“Bohjalian is a literary novelist unafraid to reference Proust's madeleine and expect readers to get it. But his books are also filled with artfully drawn characters and great, passionate storytelling. The Sandcastle Girls is all that, but different, more powerful. . . . Handled with such skill that it seems perfect.” —Curt Schleier, Minneapolis Star-Tribune
“A searing, tautly woven tale of war and the legacy it leaves behind. . . . A nuanced, sophisticated portrayal of what it means not only to endure, but to insist on hope.” —Nathalie Gorman, Oprah.com
“Remarkably supple . . . Moment by moment, and passage by passage, the novel lights up a disturbing period of history.” —Margaret Quamme, The Columbus Dispatch
“Telescopic . . . Because of Bohjalian’s writing style, which never rings a false note as it moves from present-day New York to the tragedy of World War I, his characters are as real as our own relatives. The well-researched history that forms the background informs, intrigues and enchants—even as recollections of horror mount . . . [A] story of love, world history and the human condition.” —Brandy Hilboldt Allport, The Florida Times-Union
"A compelling new novel that is part love story, part history lesson . . . An eye-opening tale of longing and discovery [and] bittersweet reflection on hope even in the darkest circumstances. . . . Bohjalian’s book is about the ways the past informs the present, about the pain but also the richness of heritage. . . . Remarkable." —Amy Driscoll, The Miami Herald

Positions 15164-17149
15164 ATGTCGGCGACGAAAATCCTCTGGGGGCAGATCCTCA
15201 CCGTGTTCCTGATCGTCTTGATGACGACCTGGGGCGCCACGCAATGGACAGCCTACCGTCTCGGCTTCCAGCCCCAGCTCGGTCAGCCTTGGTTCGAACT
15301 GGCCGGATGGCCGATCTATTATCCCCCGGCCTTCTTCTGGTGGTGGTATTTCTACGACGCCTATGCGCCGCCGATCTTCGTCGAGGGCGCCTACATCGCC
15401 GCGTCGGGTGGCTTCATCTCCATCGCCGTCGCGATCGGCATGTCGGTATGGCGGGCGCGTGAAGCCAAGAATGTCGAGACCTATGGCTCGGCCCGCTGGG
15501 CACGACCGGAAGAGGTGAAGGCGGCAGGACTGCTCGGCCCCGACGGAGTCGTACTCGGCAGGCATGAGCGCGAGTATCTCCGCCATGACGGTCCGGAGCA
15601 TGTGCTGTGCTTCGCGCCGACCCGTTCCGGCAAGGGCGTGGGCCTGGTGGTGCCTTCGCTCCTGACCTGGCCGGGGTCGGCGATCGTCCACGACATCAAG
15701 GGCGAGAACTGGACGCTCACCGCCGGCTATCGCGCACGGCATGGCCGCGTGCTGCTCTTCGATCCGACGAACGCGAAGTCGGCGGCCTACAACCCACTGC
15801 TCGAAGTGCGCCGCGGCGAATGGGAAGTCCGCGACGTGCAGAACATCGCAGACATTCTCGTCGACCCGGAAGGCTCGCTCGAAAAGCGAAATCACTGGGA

“Bohjalian deftly weaves the many threads of this story back and forth from past to present, from abuse to humanity, from devastation to redemption. His ability to add irony and wit makes the contrasting horrors even more intense. . . . Staggering [and] utterly riveting . . . [A] valuable and powerful piece of evidence pointing to the undeniable.” —Eugenia Zukerman, The Washington Post
“Stirring . . . The Sandcastle Girls wraps the threads of a significant historic event around a deeply moving story of survival and enduring love.” —Carol Memmott, USA Today
“Cool and lucid . . . With Armen and Elizabeth, Bohjalian has fulfilled the duty of anyone seeking to document a genocide—he ensures that we don’t look away.” —Julie Wittes Schlack, The Boston Globe
“Dead-solid perfect. Bohjalian is a literary novelist unafraid to reference Proust's madeleine and expect readers to get it. But his books are also filled with artfully drawn characters and great, passionate storytelling. The Sandcastle Girls is all that, but different, more powerful.” —Curt Schleier, The Seattle Times
“Bohjalian—the grandson of Armenian survivors—pours passion, pride, and sadness into his tale of ethnic destruction and endurance.” —Lisa Schwarzbaum, Entertainment Weekly
“[A] great read . . . An affecting tale set at the time of a lesser-known holocaust, 1915’s Armenian genocide.” —People
"Chris Bohjalian is at his very finest in this searing story of love and war. I was mesmerized from page one. Bravo!" —Paula McLain, author of The Paris Wife
"In his latest novel, master storyteller Chris Bohjalian explores the ways in which our ancestral past informs our contemporary lives—in ways we understand and ways that remain mysteriously out of reach. The Sandcastle Girls is deft, layered, eye-opening, and riveting. I was deeply moved." —Wally Lamb, author of The Hour I First Believed
"Bohjalian's powerful novel . . . depicts the Armenian genocide and one contemporary novelist's quest to uncover her heritage. . . . His storytelling makes this a beautiful, frightening, and unforgettable read." —Publishers Weekly
“Bohjalian powerfully narrates an intricately nuanced romance with a complicated historical event at the forefront. With the centennial of the Armenian genocide fast approaching, this is not to be missed. Simply astounding.” —Julie Kane, Library Journal (starred)
"An unforgettable exposition of the still too-little-known facts of the Armenian genocide and its multigenerational consequences." —Kirkus Reviews (starred)
"A powerful and moving story based on real events seldom discussed. It will leave you reeling." —Elizabeth Dickie, Booklist